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Bank of England formally refuses gold leasing questions

A few financial journalists and market analysts lately have noted the seemingly anomalous and counterintuitive behavior of the price of gold, which has fallen amid the greatest burst of money creation in history and the explosion of commodity prices.

For example, see "What Happened to Gold?" by Michael Batnick of Ritholtz Wealth Management on February 26.

But these journalists and analysts attempt only speculation, not journalism, which might explain things a lot better.

From time to time GATA does attempt journalism, as manifested by the organization's documentation archives -- and as the organization attempted journalism 20 days ago when your secretary/treasurer wrote to the Bank of England and the United Kingdom's Treasury Department to pose two simple yes-or-no questions:

-- Have the Bank of England and the Treasury's Exchange Equalisation Account (or any agency answering to the bank or the Treasury) leased gold in the last 12 months?

-- Has any leased gold been returned to the bank, the Treasury, or any agency answering to them in the last 12 months?

Of course as Federal Reserve Chairman Alan Greenspan famously acknowledged in testimony to Congress in 1998, gold leasing by central banks is a mechanism of price suppression. Greenspan said: "Nor can private counterparties restrict supplies of gold, another commodity whose derivatives are often traded over the counter, where central banks stand ready to lease gold in increasing quantities should the price rise".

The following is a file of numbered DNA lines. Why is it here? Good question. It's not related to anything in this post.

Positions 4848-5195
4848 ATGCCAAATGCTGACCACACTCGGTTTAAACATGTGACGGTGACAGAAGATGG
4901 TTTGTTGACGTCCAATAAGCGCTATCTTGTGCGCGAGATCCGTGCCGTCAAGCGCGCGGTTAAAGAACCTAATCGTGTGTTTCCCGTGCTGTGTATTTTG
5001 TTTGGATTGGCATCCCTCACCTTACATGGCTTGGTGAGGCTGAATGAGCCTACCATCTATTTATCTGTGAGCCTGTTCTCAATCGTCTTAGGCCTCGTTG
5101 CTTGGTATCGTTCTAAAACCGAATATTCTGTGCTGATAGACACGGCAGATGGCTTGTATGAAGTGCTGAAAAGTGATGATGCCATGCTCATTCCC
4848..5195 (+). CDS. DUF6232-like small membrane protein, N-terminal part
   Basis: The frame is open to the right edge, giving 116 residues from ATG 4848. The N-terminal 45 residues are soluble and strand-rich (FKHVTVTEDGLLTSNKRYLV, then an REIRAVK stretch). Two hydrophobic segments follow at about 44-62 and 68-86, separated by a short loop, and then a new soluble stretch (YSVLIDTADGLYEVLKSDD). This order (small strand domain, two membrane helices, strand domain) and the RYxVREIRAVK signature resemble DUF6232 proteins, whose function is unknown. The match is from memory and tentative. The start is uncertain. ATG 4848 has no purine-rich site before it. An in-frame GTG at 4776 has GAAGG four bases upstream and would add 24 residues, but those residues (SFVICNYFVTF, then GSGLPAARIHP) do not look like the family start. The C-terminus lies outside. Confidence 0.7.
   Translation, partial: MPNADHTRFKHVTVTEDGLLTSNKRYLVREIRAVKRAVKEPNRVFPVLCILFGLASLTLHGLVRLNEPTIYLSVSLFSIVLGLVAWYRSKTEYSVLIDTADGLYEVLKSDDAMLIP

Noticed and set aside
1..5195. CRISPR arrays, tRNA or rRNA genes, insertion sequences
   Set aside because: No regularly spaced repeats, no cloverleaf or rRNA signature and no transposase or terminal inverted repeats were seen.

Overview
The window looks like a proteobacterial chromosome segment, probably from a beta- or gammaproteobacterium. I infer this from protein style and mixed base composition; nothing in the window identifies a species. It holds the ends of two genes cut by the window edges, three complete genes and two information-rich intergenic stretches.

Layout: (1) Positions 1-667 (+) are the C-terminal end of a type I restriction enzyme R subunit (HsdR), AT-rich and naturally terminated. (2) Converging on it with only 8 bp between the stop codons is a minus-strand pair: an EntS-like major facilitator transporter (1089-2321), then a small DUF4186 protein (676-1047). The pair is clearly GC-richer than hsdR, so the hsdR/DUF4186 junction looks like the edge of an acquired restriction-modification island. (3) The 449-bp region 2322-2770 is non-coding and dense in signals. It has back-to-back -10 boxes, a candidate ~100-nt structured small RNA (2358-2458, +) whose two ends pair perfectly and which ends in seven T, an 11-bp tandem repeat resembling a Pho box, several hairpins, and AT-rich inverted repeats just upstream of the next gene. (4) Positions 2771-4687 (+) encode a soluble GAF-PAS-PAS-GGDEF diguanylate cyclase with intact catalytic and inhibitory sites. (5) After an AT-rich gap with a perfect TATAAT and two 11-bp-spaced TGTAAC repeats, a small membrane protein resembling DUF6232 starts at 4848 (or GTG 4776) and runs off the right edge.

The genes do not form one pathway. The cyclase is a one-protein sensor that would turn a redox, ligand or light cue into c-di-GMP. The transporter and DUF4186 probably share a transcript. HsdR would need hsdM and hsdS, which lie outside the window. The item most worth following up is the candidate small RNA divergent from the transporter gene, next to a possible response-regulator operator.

The Bank of England cordially replied today that it will not answer GATA's simple questions about gold leasing -- will not say whether the bank has been leasing gold in the last 12 months. A representative of the bank's communications office wrote:

"Thank you for your email. I am afraid that there is no further information that can be provided."

The UK Treasury Department has not replied to GATA yet and perhaps never will, though better luck might by had by, among others, the Financial Times, Wall Street Journal, and The Economist if they waived their rules against putting to central banks any critical questions and particularly any critical questions about gold.

But now that the Bank of England has acknowledged that GATA's questions about the bank's surreptitious recent interventions in the gold market are too sensitive to answer, it fairly may be assumed that those interventions are exactly what is happening to gold and that as a result the monetary m etal is grossly underpriced, at least if it was to be priced fairly in a free and transparent market.

How long will gold remain underpriced?

Since central bank interventions against gold are undertaken surreptitiously, their instigators must believe that they would not work if they were widely known and understood -- would not work unless central banks were able to deceive the markets and investors. So the answer to the question of gold's price may remain whether financial news organizations and market analysts will ever muster enough integrity to attempt honest journalism about gold.

Investors in the monetary metals and executives of monetary metals mining companies might do well to nudge those news organizations and market analysts to attempt such journalism.


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